Greece now appears able to generate a substantial primary surplus, and thus to rebuild a sufficient cash buffer to meet its funding needs for the next year, and maybe even until the end of 2020, if the Eurogroup decides to leave at its disposal, as part of the PPS, the unspent third of the €86 billion third bailout, in case the country runs into refinancing pressures. Furthermore, thanks to concessional loans from the ESM and debt relief measures already adopted, the apparent interest rate on Greece’s debt should be able to be contained at 2% over the next five years – well below the nominal growth rate, thus allowing the debt ratio to fall from its current level of 180% to around 150% of GDP by 2030. It is on the basis of this ten-year sustainability of Greece’s debt that rating agencies S&P and Fitch have upgraded the country’s credit rating [6] by several notches since 2015. Combined with the low interest rate environment favoured by the ECB, this enabled ten-year sovereign yields to fall back below 5% by end 2017.

However, while the consensus is that Greece’s debt will continue to decline until 2030, the IMF continues to assert that beyond that date, the debt trajectory will once again become unsustainable, as the effects of concessional interest rates and grace periods granted by public creditors are offset by a preponderance of debt at market rates. The IMF does not believe Greece can generate a long-term primary surplus of more than 1.5% of GDP or long-term nominal growth of over 1.8%; as such, its Debt Sustainability Analysis (DSA) shows that the country cannot sustain such a rise in interest rates. This is why the fund refused to take part in the third bailout without a more significant debt reduction by European creditors; it is encouraging the latter to formally commit to all debt relief measures (extending grace periods and maturities and subsidising interest rates) presented to the Eurogroup in May 2016.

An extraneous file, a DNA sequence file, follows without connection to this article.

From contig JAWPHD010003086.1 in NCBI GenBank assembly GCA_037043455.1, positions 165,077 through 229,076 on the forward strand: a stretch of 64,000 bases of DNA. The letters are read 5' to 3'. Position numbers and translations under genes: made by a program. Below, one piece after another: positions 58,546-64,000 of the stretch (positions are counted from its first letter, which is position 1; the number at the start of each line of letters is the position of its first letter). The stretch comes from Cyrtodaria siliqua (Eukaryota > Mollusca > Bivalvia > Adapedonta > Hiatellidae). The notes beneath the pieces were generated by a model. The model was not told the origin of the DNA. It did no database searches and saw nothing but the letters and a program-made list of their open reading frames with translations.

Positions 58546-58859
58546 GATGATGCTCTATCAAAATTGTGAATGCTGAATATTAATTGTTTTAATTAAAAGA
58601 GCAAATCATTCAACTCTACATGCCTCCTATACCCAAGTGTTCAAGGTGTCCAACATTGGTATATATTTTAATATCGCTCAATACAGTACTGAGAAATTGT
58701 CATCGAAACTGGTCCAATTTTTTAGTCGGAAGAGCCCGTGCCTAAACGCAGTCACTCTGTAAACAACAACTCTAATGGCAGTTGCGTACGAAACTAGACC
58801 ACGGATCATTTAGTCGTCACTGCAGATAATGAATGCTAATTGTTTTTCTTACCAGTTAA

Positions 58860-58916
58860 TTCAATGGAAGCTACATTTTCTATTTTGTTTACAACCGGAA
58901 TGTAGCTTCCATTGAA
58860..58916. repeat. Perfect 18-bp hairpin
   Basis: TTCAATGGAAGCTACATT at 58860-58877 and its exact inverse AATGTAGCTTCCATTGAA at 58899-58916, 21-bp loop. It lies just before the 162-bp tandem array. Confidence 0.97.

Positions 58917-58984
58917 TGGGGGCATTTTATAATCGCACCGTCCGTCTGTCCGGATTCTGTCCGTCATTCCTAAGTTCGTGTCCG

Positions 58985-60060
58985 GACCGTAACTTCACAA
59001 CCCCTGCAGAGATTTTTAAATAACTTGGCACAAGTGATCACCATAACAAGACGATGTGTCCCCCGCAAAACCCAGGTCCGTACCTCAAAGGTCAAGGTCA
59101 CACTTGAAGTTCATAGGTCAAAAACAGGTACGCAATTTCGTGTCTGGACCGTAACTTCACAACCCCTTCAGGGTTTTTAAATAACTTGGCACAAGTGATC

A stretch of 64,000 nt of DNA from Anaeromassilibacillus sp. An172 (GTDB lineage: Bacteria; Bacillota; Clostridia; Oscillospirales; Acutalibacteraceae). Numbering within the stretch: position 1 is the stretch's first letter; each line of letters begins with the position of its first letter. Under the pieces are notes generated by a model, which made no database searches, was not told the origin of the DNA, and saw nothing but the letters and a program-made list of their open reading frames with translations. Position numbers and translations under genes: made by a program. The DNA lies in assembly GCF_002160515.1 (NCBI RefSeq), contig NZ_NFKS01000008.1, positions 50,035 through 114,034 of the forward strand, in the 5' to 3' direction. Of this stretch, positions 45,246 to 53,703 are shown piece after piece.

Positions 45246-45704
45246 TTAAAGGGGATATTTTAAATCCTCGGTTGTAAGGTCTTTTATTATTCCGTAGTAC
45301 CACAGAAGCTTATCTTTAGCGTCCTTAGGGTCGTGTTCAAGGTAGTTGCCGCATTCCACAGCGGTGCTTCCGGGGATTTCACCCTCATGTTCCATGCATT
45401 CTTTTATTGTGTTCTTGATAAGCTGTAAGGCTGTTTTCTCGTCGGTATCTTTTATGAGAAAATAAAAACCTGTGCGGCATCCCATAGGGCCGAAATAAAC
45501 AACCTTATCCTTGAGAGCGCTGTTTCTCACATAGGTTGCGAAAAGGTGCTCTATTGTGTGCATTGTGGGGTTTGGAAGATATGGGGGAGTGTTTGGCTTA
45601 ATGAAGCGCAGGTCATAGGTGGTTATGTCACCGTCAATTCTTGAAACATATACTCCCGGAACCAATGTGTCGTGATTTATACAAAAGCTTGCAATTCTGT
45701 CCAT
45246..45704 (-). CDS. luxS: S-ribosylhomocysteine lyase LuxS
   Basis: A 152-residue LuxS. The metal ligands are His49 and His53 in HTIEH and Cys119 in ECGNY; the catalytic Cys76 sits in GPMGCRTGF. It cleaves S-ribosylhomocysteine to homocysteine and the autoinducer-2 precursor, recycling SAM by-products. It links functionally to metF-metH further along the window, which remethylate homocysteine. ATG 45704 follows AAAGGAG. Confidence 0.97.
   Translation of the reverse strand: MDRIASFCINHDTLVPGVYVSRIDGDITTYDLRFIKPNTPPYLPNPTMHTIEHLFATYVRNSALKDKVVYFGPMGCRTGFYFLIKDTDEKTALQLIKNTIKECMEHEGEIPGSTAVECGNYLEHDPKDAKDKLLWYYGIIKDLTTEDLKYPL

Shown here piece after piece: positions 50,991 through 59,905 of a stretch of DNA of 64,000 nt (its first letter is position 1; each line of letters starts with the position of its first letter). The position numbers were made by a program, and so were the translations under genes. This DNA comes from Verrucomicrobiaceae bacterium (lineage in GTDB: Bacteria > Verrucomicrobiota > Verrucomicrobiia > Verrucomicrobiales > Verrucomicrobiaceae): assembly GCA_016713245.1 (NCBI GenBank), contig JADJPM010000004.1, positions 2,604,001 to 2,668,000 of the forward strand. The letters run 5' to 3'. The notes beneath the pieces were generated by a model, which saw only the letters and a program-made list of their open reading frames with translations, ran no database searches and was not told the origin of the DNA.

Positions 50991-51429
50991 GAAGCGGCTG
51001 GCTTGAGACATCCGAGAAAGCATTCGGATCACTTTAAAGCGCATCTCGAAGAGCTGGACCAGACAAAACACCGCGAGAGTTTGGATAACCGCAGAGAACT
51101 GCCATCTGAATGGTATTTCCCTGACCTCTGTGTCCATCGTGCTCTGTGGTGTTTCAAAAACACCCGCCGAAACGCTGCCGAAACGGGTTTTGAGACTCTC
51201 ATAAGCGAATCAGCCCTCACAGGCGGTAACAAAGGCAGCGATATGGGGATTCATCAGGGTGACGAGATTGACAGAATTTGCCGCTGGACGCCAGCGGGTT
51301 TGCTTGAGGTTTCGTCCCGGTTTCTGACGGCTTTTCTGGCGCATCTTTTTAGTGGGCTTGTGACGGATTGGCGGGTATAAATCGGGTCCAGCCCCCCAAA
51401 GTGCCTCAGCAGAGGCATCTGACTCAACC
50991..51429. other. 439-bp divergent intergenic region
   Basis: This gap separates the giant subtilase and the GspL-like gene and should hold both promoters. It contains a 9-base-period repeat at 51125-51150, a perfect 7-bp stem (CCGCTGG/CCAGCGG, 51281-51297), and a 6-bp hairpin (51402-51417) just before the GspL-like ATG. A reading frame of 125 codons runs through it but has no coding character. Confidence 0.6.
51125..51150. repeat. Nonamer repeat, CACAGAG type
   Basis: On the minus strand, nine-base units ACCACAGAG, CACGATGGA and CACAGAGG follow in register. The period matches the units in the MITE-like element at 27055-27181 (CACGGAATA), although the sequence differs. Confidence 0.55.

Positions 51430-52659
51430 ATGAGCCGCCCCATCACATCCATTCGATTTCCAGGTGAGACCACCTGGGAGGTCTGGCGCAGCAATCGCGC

Northern eurozone countries are currently balking at such concessions so as to maintain a degree of pressure on the Greek executive throughout the duration of PPS, which will continue to run until 75% of European aid has been repaid (potentially not until 2050). A mechanism for automatically cutting the country’s debt if it goes into recession is under consideration, but there is no guarantee this will be enough to convince the IMF. One thing is certain: Greece will never be able to return to robust growth unless the Gordian knot of debt sustainability is untied.


Léopold JOUVEN

[1] To put this fall in unemployment into its proper perspective, employment has risen 8% since 2013, while the working population has held steady after declining by 4% between 2009 and 2013.

[2] Deposits are currently one quarter lower than 2014 levels and one third below their 2009 peak.

[3] Under the first two bailout packages, Greece received total aid of €73 billion and €154 billion between 2010 and 2015. Syriza’s rise to power in January 2015, and its refusal to continue to implement the fiscal austerity on which European assistance depended, meant payments were interrupted from August 2014 until the emergency third bailout programme in August 2015.

[4] Government budget balance excluding interest expenses: by comparison, the eurozone’s primary surplus should remain close to 1% of GDP for the next few years.

[5] Excluding interest costs and bank recapitalisation.

[6] Furthermore, the rating agencies have stipulated that any reduction in or restructuring of off-market debt (i.e. owed to European public creditors) will not be considered an event of default, and would even have a positive effect on the country’s credit rating.